Upalepa: 15 definitions


Upalepa means something in Buddhism, Pali, Hinduism, Sanskrit, Marathi. If you want to know the exact meaning, history, etymology or English translation of this term then check out the descriptions on this page. Add your comment or reference to a book if you want to contribute to this summary article.

In Hinduism

Shaivism (Shaiva philosophy)

Source: archive.org: Sardhatrisatikalottaragama

Upalepa (उपलेप) or Lepana refers to “smoothening/smearing (the earth)” which is prescribed as one of the operations/ preliminary ceremonies related to the kuṇḍa (“fire-pit”), according to the various Āgamas and related literature. Lepana is mentioned in the Pūrvakāmika-āgama (chapter 8). The Acintyaviśvasādākhya (chapter 14) mentions Lepana (=Upalepa). The Mṛgendra-āgama (Kriyā-pāda, chapter 6) mentions Pralepana (“smoothing”). The Kiraṇa-āgama (kriyā-pāda, chpater 4) and the Ajita-āgama (Kriyā-pāda, chapter 21) mentions Samālepana (“smoothening”).

Shaivism book cover
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Shaiva (शैव, śaiva) or Shaivism (śaivism) represents a tradition of Hinduism worshiping Shiva as the supreme being. Closely related to Shaktism, Shaiva literature includes a range of scriptures, including Tantras, while the root of this tradition may be traced back to the ancient Vedas.

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Ayurveda (science of life)

Source: gurumukhi.ru: Ayurveda glossary of terms

Upalepa (उपलेप):—Coating

Ayurveda book cover
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Āyurveda (आयुर्वेद, ayurveda) is a branch of Indian science dealing with medicine, herbalism, taxology, anatomy, surgery, alchemy and related topics. Traditional practice of Āyurveda in ancient India dates back to at least the first millenium BC. Literature is commonly written in Sanskrit using various poetic metres.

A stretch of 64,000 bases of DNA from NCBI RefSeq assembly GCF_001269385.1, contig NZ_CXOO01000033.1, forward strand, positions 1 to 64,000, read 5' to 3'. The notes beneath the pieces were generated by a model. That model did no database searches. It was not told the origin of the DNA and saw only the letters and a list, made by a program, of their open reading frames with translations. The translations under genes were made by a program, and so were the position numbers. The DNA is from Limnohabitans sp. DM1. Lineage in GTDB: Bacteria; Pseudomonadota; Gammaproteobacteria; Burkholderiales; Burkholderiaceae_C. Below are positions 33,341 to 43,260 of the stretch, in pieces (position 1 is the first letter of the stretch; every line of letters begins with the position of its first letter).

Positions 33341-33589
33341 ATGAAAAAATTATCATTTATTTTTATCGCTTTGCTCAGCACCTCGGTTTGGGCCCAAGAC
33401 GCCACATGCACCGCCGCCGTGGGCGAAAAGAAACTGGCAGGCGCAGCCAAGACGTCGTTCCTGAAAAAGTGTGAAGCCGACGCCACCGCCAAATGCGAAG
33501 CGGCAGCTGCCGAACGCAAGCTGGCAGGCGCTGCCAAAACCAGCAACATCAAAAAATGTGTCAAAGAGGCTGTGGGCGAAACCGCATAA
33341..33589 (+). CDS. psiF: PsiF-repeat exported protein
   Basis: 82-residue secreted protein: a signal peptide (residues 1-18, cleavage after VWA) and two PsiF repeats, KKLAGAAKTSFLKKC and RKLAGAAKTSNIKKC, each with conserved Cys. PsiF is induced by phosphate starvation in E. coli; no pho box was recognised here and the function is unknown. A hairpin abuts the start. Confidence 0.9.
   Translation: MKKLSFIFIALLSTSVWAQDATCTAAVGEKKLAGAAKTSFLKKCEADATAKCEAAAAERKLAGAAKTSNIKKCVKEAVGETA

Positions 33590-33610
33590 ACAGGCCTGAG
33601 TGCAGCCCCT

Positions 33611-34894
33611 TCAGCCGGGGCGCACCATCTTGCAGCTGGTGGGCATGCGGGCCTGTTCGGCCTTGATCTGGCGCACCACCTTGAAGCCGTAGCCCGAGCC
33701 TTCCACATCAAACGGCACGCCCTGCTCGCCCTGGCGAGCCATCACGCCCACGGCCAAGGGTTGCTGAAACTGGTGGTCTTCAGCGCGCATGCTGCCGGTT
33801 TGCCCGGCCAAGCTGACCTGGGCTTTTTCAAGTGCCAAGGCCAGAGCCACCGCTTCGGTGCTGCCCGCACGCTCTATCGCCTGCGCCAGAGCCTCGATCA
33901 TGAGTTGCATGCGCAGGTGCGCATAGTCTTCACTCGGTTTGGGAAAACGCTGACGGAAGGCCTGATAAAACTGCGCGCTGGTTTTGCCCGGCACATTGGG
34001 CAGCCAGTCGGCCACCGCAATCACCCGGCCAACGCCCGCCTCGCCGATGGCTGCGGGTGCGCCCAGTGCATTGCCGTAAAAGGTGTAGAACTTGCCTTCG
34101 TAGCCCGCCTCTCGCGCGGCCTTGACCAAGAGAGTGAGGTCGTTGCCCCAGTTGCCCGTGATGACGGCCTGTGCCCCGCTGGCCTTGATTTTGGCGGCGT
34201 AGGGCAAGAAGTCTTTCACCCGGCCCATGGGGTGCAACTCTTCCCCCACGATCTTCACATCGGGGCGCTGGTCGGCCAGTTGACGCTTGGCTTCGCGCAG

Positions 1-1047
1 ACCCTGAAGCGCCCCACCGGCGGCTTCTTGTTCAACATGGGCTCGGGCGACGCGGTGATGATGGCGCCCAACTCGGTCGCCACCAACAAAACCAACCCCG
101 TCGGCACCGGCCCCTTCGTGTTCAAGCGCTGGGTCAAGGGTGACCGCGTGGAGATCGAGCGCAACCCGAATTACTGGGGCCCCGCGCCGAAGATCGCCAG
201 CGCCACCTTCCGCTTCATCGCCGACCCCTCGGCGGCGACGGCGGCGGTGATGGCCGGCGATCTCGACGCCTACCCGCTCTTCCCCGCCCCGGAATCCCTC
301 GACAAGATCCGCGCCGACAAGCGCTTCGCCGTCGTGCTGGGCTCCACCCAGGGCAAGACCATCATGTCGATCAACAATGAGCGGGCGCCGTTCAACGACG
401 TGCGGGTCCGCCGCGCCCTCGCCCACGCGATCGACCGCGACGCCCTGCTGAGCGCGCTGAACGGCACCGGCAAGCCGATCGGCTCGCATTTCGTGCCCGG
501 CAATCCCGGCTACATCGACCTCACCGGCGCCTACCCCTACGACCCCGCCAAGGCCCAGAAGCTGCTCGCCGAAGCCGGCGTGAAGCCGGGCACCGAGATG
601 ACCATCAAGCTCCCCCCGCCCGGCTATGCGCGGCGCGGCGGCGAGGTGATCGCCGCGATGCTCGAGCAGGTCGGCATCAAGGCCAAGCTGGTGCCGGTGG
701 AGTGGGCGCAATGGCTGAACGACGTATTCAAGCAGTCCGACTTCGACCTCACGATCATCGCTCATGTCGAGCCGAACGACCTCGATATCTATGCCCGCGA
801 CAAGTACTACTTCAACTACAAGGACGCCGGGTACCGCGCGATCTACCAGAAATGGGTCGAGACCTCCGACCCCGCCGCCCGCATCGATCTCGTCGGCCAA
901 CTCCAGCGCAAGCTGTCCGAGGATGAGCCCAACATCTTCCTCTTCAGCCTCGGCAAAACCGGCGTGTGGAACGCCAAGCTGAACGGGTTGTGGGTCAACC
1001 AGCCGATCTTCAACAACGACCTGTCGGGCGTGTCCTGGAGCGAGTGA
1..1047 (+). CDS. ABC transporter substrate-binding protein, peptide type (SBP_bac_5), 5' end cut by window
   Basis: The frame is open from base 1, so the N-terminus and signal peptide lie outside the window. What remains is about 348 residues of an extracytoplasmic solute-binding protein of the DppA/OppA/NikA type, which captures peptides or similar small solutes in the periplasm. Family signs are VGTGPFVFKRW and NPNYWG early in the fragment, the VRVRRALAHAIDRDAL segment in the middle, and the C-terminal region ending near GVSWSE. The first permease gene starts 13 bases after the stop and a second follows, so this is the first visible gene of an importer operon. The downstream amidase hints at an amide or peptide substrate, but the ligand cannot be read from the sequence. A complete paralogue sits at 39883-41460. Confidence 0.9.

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In Buddhism

Mahayana (major branch of Buddhism)

Source: Wisdom Library: Maha Prajnaparamita Sastra

Upalepa (उपलेप) refers to “stain” (as opposed to Nirupalepa, ‘stainless’) [?], according to Mahāprajñāpāramitāśāstra (chapter 41).—Accordingly, “[The eighteen āveṇika-dharmas (‘special attributes’)]—[...] (10) He has no loss of wisdom.—As the Buddha has obtained all these wisdoms (prajñā), he has no loss of wisdom; as his wisdom of the three times is unobstructed, he has no loss of wisdom. [...] He makes no distinction between true knowledge and false knowledge He knows that the dharmas are identical and equally pure, without defilement and without stain (nirupalepa) like space. Disregarding all duality, he acquires the [true] nature of the Dharma, i.e., entry into non-duality. [...]”.

Mahayana book cover
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Mahayana (महायान, mahāyāna) is a major branch of Buddhism focusing on the path of a Bodhisattva (spiritual aspirants/ enlightened beings). Extant literature is vast and primarely composed in the Sanskrit language. There are many sūtras of which some of the earliest are the various Prajñāpāramitā sūtras.